A: So what were the initial services that you employed?
Rahul: GoogleAdspace only. In fact, I wouldn’t do anything because my initial focus was never on monetisation. Mostly because I was alone also, you know, it was a one-man show being run. So, my entire focus was to get the product right, that is, the writing right, because I had written satire earlier as well. So it was mostly … I never focussed on it. Once I was … commercially it started, not exactly commercially but when I gave it a commercial form, and it started doing well then GoogleAdspace was only what I was using. I could have tried other tools, but frankly, they are not that great. The ones that really started paying me so that it can become a venture was branded content, basically advertorials. And we would always run that this is a sponsored article. So if a new product is coming or some brand wants to talk about an ad and amplify it through well satirical articles, we would do that, and that gave us good money. So, we had GoogleAdspace, we had branded content and these are … and then we had first party banner ads also. Through some contacts, I could reach people that would be willing to give first party ads so I don’t have to go through an ad network and in that way you are far better than AdSpace. So, these were the tools employed.
Ar: Okay, so talking about writing, there’s this age-old dilemma that an eye-catching article with a good heading will attract a lot of readership. But on the other hand, if there’s a heading that is not as eye-catching at a glance but better serves the content, it helps to justify that article. So, what is your view? Should a heading be eye-catching or click-bait or should it help justify the content better?
Rahul: No, because … I won’t really say the end justifies the means but you do need… your headlines shouldn’t be misleading, that’s for sure. But it definitely should be eye-catching because especially in the modern times when people have a ten-second attention span, very short, you do need to catch their retention and there is oversupply – a bombardment – of content. So, definitely, in the current scenario, headlines are very important and not only currently, in fact, I would claim and people who have “Faking News” can definitely say that my USP was my headlines actually. So, the first thing that I would write would be the headline and then I would build the story. I mean, obviously I had the luxury of creating content so I can do that but often you know even if you are in serious journalism, you have to think of a headline that’s catchy, that can attract attention. You cannot assume that the readers are captive, that you can assume that you can write a literary headline and people would read it. Unless you are a campus magazine, where the readers actually are captive. Very difficult these days to have a captive audience, so the headlines are definitely crucial.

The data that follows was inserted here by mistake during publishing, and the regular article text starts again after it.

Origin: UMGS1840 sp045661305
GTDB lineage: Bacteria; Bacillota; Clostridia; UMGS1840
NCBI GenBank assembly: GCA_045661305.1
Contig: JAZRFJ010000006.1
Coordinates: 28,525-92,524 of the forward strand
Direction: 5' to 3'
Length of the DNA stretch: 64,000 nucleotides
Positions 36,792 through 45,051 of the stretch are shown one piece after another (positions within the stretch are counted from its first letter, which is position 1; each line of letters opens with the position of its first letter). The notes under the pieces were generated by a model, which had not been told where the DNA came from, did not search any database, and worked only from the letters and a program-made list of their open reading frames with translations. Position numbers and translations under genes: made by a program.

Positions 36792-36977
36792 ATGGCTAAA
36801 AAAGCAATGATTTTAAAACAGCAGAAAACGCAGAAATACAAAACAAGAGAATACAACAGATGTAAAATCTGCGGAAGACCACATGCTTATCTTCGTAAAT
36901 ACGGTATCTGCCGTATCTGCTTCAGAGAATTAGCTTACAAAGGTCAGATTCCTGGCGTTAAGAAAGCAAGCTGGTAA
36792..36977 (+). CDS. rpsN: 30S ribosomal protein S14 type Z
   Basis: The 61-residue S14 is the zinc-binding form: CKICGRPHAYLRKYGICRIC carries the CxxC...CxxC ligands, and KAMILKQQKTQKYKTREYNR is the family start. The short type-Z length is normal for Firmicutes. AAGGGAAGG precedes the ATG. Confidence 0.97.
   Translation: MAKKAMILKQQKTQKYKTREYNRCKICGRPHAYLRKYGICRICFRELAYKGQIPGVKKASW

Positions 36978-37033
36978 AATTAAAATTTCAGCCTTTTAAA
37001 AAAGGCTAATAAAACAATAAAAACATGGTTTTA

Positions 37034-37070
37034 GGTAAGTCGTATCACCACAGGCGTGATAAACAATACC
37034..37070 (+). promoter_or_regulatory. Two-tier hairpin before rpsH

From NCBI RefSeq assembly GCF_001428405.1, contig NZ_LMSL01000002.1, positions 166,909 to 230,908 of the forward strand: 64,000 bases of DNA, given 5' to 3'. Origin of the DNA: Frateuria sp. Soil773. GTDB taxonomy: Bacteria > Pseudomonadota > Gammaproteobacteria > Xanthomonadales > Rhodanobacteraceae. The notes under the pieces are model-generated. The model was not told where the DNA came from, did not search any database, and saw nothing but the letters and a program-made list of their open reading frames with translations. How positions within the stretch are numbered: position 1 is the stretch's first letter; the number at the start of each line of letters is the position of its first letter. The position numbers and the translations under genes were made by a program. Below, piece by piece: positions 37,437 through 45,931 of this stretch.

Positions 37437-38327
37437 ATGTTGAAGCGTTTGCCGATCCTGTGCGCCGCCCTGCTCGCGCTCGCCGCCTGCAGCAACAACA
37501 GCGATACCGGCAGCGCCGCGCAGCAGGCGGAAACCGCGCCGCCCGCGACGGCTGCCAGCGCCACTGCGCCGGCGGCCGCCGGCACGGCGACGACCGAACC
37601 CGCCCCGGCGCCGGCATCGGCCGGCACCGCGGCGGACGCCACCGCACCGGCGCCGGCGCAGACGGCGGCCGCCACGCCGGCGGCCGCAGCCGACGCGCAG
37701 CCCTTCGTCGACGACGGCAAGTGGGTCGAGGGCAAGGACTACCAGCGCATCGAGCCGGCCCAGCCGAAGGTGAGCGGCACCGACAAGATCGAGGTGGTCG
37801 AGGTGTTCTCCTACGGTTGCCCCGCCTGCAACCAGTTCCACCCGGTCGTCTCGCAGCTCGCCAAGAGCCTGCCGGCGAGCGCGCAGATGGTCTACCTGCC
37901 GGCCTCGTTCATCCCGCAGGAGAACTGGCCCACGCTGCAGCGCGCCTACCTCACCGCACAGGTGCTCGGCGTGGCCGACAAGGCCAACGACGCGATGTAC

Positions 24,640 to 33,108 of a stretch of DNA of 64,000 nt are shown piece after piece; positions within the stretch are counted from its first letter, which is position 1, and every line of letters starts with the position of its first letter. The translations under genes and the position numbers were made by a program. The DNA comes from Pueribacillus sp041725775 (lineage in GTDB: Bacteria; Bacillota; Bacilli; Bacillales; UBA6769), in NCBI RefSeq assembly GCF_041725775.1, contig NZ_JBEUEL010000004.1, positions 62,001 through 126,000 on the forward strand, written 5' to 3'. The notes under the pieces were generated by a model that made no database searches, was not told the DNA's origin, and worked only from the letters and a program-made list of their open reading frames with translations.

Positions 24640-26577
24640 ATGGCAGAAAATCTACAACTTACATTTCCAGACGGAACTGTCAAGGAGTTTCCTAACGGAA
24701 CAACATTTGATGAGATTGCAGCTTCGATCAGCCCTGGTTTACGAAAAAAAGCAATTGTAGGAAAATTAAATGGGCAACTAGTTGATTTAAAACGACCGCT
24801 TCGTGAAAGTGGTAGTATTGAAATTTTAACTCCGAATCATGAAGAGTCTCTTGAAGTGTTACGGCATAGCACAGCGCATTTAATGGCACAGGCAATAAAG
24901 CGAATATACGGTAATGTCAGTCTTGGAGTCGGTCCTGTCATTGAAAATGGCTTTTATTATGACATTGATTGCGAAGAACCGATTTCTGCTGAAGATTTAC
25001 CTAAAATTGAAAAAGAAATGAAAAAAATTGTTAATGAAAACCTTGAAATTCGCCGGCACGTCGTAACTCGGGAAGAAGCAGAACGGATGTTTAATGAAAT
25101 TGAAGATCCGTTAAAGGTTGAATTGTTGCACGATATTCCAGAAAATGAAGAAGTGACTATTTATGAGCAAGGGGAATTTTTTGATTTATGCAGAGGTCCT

A: Has “Faking News” faced any criticism from media or officials?
Rahul: Yeah, it had offended almost everyone. So, there have been supporters of leaders, political parties, almost across every party, who had written that this is defamatory or objectionable. You should remove it. On occasions, some religious people or cast sentiments get hurt and especially, when we started commercialising it and we were in touch with different companies there is a lot of pressure from companies as well that when you make fun of any product or any brand many companies are very sensitive about it. They try to argue that we won’t give you ads or sponsored content. So, in that sense obviously, all kinds of people … no one has seriously tried to hurt me, either physically or legally, mostly because ai knew that there is this line that I should not cross and there would be many things that I would want to write but wouldn’t write precisely because most of the times that line would be the legal line and in India, unfortunately, it’s very bad you know. For example, I said that “faking news’ was modelled on the onion which is US-based. Now in the US the first amendment is to protect free speech and in India the first amendment is to curb free speech. So, this is very different. You definitely cannot think that things will be very easy like in others countries like us. So there is that law and constitution that we have to follow.

 

 

Interviewers: Aryan Agarwal, Arshika Lalan from DoJMA, BITS Goa

Picture Credits: DoPy, BITS Goa